July 14, 2014 – San Francisco, CA – PipeLineNews.org – Though it’s generally been accepted that Boko Haram was responsible for the June 25 blast at a Lagos, Nigeria fuel depot, the group hadn’t taken credit for it.
In the interim this has allowed government officials to not only deny that Boko was involved, but make the absurd claim that the explosion wasn’t caused by a bomb.
“Speaking to PREMIUM TIMES after the Lagos incident, Ngozi Braide, the Lagos State Police Spokesperson, said the explosion was caused by a tanker conveying petrol. “There is nothing whatsoever suggesting that it was a bomb explosion, it was a tanker loaded with fuel that burst into flames,” Ms. Braide said. The National Emergency Management Agency, NEMA, attributed the cause of the fire to a gas cylinder explosion.” [source, Boko Haram Claims Responsibility For Lagos Blast , African Premium Times]
Today the government’s fairy tale regarding the Lagos carnage ended, with Abubakar Shekau [Boko Haram’s emir] stating publicly that, “A bomb went off in Lagos. I ordered (the bomber) who went and detonated it," Shekau said.” [source Tim Cocks and Isaac Abrak, Boko Haram leader claims blast in Nigeria's Lagos, Reuters, Africa]
Though Nigeria’s citizens would be far better off knowing the truth about what is happening in their country and who was causing the bloodshed, the government knows better. In the face of a growing Islamist rebellion, officials at every level of government have either lied about or attempted to minimize the terror group’s role in the worsening crisis. In what would be a comical aside were not the stakes in this conflict so high, Nigerian spokesmen at one point this year claimed the organization's leader, Abubakar Shekau, had been killed. This was of course immediately followed by a video showing a very alive Shekau taunting Jonathan’s government.
“The Nigerian response to all of this has fluctuated between attempts to minimize threat perception to ham-fisted security operations like the ``Operation Flush'' security sweeps in the northwestern part of the country which have further inflamed public opinion against the government. While Nigeria is an important partner on the global stage--one that aspires to an even more prominent role within the international community--its friends, including the United the fact that the group has been able in recent months to expand its operations beyond its base in northern Nigeria ought to be a wake-up call to both the Nigerian government and the international community…but also to call into question the assumptions of security analysts abroad who have long minimized the risks faced by a Nigeria whose vast natural and political resources, rather than powering growth and development to the benefit of all Nigerians, have sadly for most of the last half century been consumed in a downward spiral of corruption, internal conflict, and violence.” [source, Boko Haram: Emerging Threat To The United States, House Subcommittee on Intelligence Hearing, 11/30/2011]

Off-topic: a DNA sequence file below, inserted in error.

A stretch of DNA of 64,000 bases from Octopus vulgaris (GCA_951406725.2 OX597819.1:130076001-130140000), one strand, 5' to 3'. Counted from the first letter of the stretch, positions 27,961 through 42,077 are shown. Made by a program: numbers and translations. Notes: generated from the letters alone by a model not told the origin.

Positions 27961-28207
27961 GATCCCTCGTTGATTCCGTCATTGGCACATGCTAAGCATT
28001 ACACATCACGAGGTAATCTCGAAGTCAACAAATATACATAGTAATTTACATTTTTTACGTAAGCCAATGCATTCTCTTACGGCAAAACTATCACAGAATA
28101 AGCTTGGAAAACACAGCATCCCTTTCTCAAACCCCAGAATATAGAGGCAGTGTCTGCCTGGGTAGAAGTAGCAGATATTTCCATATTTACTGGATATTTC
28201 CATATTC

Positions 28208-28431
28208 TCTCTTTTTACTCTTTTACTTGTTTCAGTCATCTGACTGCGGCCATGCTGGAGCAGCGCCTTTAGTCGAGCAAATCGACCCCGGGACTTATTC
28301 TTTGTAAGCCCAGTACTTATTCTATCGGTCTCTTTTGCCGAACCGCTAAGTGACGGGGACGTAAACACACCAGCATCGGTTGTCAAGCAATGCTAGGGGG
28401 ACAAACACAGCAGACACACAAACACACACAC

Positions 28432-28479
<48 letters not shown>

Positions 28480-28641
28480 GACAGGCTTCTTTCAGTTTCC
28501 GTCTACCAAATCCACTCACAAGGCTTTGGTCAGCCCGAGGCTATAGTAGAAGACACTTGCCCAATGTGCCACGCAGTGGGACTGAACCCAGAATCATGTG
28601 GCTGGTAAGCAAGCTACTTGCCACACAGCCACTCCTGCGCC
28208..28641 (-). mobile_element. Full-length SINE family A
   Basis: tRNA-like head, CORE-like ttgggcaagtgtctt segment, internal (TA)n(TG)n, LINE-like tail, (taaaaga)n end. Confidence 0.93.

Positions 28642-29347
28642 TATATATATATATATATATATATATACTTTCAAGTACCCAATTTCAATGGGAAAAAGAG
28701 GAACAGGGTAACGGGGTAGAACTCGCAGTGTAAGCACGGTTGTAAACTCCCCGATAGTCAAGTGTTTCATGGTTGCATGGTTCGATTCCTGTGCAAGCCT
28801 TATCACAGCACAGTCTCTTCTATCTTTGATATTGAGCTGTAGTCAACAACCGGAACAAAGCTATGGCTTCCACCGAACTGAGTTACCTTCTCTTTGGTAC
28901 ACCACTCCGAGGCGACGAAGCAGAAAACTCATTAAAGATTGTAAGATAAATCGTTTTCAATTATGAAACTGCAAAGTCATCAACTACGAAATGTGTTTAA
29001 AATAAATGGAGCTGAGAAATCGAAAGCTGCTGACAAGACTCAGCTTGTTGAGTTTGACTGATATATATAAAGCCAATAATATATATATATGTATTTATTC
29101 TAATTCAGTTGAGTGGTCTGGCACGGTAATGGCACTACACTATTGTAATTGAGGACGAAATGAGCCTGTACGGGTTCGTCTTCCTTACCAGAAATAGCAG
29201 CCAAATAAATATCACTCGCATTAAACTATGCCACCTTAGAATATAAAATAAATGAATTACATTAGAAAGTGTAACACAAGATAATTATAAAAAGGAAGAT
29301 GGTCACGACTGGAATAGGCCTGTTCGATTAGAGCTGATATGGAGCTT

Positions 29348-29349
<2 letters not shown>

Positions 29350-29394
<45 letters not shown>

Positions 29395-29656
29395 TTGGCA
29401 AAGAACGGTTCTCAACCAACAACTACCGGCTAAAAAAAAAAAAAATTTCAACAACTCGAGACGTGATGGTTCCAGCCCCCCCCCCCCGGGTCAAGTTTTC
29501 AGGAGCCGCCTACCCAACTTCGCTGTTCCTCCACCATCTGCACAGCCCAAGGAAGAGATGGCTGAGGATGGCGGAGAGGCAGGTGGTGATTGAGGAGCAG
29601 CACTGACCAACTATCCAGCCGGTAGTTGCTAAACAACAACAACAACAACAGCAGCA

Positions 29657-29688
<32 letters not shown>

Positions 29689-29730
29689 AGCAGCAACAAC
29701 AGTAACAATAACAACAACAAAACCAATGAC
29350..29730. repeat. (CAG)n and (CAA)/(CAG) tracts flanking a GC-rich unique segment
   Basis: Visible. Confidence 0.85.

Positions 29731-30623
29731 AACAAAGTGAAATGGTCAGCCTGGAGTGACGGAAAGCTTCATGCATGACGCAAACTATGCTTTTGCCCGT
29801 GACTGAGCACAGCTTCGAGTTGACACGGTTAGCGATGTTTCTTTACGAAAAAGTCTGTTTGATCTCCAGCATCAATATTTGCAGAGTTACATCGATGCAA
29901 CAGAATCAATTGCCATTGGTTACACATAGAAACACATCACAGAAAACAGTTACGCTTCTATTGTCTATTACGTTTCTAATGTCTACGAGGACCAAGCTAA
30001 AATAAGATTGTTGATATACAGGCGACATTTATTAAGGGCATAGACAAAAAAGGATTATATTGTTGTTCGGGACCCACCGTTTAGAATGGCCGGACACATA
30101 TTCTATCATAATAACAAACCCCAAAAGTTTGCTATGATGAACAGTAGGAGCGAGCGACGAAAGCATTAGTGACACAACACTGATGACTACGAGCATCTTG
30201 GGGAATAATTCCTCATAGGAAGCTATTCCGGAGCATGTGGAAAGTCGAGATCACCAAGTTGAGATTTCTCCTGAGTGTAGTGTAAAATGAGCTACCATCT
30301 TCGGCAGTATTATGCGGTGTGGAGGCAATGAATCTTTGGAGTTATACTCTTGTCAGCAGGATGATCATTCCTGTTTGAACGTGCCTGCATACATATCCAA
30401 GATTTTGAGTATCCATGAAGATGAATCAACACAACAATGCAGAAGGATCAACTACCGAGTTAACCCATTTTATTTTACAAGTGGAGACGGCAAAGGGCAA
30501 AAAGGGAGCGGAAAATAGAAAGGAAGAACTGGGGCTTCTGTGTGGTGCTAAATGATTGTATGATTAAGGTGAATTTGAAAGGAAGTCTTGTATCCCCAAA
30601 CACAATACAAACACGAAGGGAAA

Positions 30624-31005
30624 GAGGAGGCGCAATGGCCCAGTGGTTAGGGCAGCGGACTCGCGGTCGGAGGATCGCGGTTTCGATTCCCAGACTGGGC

Noting that the above testimony was taken two-and-a-half years ago, Nigeria remains mired in the losing strategy of deny and minimize.
But it’s not alone in this approach as Team Obama has been operating in the same manner for 6 plus years:
1. Deny any linkage between terrorism and Islam.
2. Deny that we are engaged in a war.
3. Treat terrorism as a law enforcement matter.
4. Refuse to identify an enemy or develop a reasonable threat doctrine.
Where Jonathan’s anti-terrorism strategy is the equivalent of a man wearing dark glasses in a poorly lit room, the Obama administration has, in the same situation, willfully blinded itself; it simply doesn’t want to be forced into acknowledging the truth.
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